Today I had to say good-bye to our dog, Griffin.

I’ve been surprised by how sad I feel. You see, I never thought I really liked the dog. I could only describe it as a love-hate relationship.

We got Griffin when he was about a year old, seven years ago. He didn’t settle in well. He was a constant source of frustration. He was a runner and for many years, constantly sought to escape from us, his captors. A week after we got him, we had to pick him up from the pound after he had escaped and ended up in the local high school cafeteria. After that, we were terrified to leave the door open, even a crack.

I often described Griffin as a cat in a dog’s body. He was strong-willed. Often he would scratch to be let in at the back door, but when you opened the door, he would walk away.

Griffin was also terrified of stairs. He would never go up or down stairs, no matter how much we pushed, dragged, coaxed, tempted or scolded him. Only friends with a ground floor space that he could stay on could look after him when we travelled. That proved to be more limiting than we expected and another source of frustration.

But he was always so good. He loved people and was extremely gentle and patient with children. As we used to say to visitors, the most aggressive thing he would do was sniff your crotch. He was obedient—when he felt like it. The rest of the time he would give us a “Ya, right!” look when we issued a command. He rarely barked.

Griffin was beautiful. He was a cross between a Siberian Husky and a Labrador Retriever—with the markings of a Husky and the build of a lab. And nobody could resist the one floppy ear. Even people indifferent to dogs thought he was good-looking. To see him run was breathtakingly graceful.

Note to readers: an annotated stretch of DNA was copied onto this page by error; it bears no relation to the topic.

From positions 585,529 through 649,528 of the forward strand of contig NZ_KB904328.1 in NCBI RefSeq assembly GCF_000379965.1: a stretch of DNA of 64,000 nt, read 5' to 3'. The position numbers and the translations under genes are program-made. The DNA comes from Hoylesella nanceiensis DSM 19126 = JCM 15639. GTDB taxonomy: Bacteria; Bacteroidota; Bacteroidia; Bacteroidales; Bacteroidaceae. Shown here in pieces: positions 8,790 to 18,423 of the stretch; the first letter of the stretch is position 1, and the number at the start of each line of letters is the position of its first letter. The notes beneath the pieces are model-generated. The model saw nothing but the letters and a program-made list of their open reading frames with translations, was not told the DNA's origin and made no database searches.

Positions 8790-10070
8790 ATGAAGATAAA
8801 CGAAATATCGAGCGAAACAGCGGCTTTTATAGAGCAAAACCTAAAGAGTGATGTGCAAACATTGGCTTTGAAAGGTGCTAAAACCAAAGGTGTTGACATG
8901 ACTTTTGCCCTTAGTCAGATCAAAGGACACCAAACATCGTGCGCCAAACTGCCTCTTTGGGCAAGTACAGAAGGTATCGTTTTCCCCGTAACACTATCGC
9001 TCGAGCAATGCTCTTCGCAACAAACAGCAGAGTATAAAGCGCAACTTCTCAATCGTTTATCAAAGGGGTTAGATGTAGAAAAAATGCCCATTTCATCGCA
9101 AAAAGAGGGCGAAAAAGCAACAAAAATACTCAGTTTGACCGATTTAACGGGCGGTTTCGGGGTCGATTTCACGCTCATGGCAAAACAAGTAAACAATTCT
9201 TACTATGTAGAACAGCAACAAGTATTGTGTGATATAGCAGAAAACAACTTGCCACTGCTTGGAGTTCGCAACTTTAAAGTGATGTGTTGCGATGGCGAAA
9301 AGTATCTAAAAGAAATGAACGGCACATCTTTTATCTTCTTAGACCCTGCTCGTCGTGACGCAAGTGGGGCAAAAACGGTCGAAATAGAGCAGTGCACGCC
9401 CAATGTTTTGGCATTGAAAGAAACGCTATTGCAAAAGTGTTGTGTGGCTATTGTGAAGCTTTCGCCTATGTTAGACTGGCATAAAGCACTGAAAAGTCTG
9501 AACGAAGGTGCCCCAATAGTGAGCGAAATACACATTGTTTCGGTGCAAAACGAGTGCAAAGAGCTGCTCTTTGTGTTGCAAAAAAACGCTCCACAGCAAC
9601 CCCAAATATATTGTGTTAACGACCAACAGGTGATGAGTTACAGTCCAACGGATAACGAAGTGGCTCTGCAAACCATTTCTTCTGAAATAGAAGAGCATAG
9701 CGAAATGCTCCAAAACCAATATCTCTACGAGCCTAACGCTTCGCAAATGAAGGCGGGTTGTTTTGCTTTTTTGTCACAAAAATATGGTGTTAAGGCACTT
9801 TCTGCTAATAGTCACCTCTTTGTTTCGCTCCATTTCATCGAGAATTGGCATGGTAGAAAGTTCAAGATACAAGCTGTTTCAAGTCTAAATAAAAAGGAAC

For five months this year he was my sole companion.

Then this week, after noticing that he was drinking a lot more than usual and having ‘accidents’ in the house, the vet confirmed it was diabetes. Today, a dog can lead a reasonable life with diabetes, if the owners commit to blood-sugar testing and insulin injections twice a day for the rest of the animal’s life, not to mention frequent visits to the vet for monitoring. Cataracts is a frequent side effect, too. So we had to consider quality of life for us and for him. While we loved Griffin, he was a dog. We struggle daily to raise funds to feed and educate children in Kenya. How could we justify the expense and effort. Call us selfish, but we felt that, regrettably, this was beyond our limit.

The decision to have him euthanized was incredibly difficult. Our last dog, Chelsea, at the old age of 13, suddenly became very sick and was visibly suffering. That time the decision, though a sad one one, was also much easier to make. We wanted to end her suffering. But, with Griffin, it’s different. Other than being slightly more lethargic (and the accidents), he seems quite healthy. As a matter of fact, he seems more content than ever before. So hard!

Last night was incredibly difficult, knowing what was in store. I think an on-the-spot decision may have been easier. To have the opportunity for one last walk, a last meal and to know what lay ahead was even more painful. Now I know why God doesn’t let us know when our own time will come, so we can live each moment to the fullest without maudlin thoughts and mourning what is to come.

Good-bye, Griffin. In the love-hate, there was much, much love.